Sunday, August 27, 2017

Bertolt by Jacques Goldstyn: Comparing English and French Editions

L'Arbragan won the French language TD Canadian Children's Literature Award in 2016. Created by Montreal-born geologist and artist Jacques Goldstyn, it's a sweet, imaginative picture book about an introverted child who is content with his status as a loner, and his close friendship with the immense oak tree that he calls Bertolt. The quiet, expressive artwork captures feelings of joy and sadness. There are delightful details, like the way the child's toque resembles an acorn.

I was interested in the differences between the original Quebecois edition (La Pasteque) and the American English translation by Claudia Zoe Bedrick (Enchanted Lion Books). As you can see in the top photo, even the cover choice is different. I guess the winter scene captures the "mon pays c'est l'hivers" spirit of Canada, while the summer scene is more relatable for south-of-the-Canadian border readers.

- Gloves become mittens in the English text (even though they clearly look like gloves in the illustrations). I can only guess that the reason might be that children are more likely to wear mittens than gloves?

- Hand-lettered text versus a serif font. This changes the effect: the former emphasizing the individualistic personality of the child, the latter giving it the look of books designed for emerging readers.

- White page background versus a buff background. Again, it changes the effect or mood. White adds a crispness to the contrast with the colours in the delicate illustrations, and is particularly effective in the snow scenes. Buff gives more of a nostalgic feel.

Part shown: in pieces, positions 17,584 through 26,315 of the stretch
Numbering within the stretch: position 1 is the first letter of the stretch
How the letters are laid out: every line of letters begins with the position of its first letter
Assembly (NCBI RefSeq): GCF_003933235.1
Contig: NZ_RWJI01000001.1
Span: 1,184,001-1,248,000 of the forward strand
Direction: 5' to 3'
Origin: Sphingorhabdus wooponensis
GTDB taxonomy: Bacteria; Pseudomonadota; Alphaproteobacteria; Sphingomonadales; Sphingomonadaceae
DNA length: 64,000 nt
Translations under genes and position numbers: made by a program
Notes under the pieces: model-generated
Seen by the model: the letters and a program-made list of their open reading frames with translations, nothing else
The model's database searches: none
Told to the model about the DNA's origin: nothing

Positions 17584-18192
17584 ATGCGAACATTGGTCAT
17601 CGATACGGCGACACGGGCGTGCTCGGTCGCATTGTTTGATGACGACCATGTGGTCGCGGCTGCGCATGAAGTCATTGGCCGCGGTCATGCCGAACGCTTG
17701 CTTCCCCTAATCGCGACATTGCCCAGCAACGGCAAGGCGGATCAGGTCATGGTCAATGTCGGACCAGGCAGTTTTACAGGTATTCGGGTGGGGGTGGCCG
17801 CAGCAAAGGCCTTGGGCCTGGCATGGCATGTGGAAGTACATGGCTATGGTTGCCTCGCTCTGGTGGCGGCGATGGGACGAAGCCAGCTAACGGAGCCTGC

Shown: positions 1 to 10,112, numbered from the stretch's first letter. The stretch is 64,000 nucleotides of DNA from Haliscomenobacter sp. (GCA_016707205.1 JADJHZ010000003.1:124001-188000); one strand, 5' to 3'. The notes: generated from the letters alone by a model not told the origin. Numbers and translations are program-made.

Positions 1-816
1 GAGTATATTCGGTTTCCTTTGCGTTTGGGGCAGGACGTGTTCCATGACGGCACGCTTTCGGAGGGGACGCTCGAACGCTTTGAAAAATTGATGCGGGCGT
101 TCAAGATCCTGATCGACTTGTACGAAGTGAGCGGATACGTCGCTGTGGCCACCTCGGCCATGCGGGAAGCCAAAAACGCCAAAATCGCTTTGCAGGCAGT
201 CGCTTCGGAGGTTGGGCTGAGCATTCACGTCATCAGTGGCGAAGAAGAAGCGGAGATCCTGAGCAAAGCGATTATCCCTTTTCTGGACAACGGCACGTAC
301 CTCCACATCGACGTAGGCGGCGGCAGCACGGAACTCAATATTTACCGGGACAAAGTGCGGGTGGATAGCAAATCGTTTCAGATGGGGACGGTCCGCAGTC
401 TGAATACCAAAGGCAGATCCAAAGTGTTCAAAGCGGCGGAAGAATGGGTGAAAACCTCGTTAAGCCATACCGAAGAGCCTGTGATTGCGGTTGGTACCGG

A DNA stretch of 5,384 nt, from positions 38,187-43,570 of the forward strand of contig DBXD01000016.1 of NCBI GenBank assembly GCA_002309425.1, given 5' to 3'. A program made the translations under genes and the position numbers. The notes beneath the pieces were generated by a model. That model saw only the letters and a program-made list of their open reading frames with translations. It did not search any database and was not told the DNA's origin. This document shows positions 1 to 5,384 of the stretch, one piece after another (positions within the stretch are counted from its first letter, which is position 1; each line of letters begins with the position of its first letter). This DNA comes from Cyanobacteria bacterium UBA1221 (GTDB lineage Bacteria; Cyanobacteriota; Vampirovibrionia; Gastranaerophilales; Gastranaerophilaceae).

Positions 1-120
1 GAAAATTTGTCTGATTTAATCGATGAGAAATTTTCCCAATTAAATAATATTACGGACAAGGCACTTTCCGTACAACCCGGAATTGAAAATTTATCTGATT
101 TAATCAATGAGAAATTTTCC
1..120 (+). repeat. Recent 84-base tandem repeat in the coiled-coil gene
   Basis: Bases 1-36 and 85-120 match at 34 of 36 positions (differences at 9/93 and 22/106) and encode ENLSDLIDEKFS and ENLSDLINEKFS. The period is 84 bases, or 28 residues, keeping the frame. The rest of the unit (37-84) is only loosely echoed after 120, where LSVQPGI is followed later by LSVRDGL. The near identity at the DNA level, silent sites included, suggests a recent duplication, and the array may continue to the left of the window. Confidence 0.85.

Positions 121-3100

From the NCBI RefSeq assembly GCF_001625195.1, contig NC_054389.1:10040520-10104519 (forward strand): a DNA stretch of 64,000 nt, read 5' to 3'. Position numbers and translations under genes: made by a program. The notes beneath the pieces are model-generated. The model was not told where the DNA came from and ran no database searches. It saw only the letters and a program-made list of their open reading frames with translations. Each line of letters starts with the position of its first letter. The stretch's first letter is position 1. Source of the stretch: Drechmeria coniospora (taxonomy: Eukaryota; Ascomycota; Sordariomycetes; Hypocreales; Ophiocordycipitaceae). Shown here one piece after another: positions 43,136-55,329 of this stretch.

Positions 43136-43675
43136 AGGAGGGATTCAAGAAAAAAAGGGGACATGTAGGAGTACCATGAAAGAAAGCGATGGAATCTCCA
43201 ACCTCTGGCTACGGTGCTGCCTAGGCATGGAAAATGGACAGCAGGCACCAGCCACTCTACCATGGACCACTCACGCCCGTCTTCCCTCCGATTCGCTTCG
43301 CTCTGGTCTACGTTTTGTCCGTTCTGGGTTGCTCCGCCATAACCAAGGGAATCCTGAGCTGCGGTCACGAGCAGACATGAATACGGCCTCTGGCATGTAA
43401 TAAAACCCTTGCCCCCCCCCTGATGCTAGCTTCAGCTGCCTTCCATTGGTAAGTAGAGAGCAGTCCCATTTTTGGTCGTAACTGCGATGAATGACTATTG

- Text placement. In the example shown above, this subtly changes the feeling evoked by the illustration: instead of walking into fresh unmarked territory, the child has something solid below his feet.

Two pages are entirely cut from the English edition. They show some of things the boy can see from his perch high up in Bertolt. I guess a priest peeping at his sunbathing neighbour is considered too risqué for certain audiences. Also cut: an old woman stealing from someone else's cherry tree, a graffiti artist at work, and a "lawn maniac" with a giant canister of weedkiller spraying a dandelion.

Both editions have the same gorgeous endpapers, created by Goldstyn. The most disappointing difference in the English edition is its didactic tone, which is not present in the original. I prefer the original, but the translated edition is almost as nice. For ages 6 and up.

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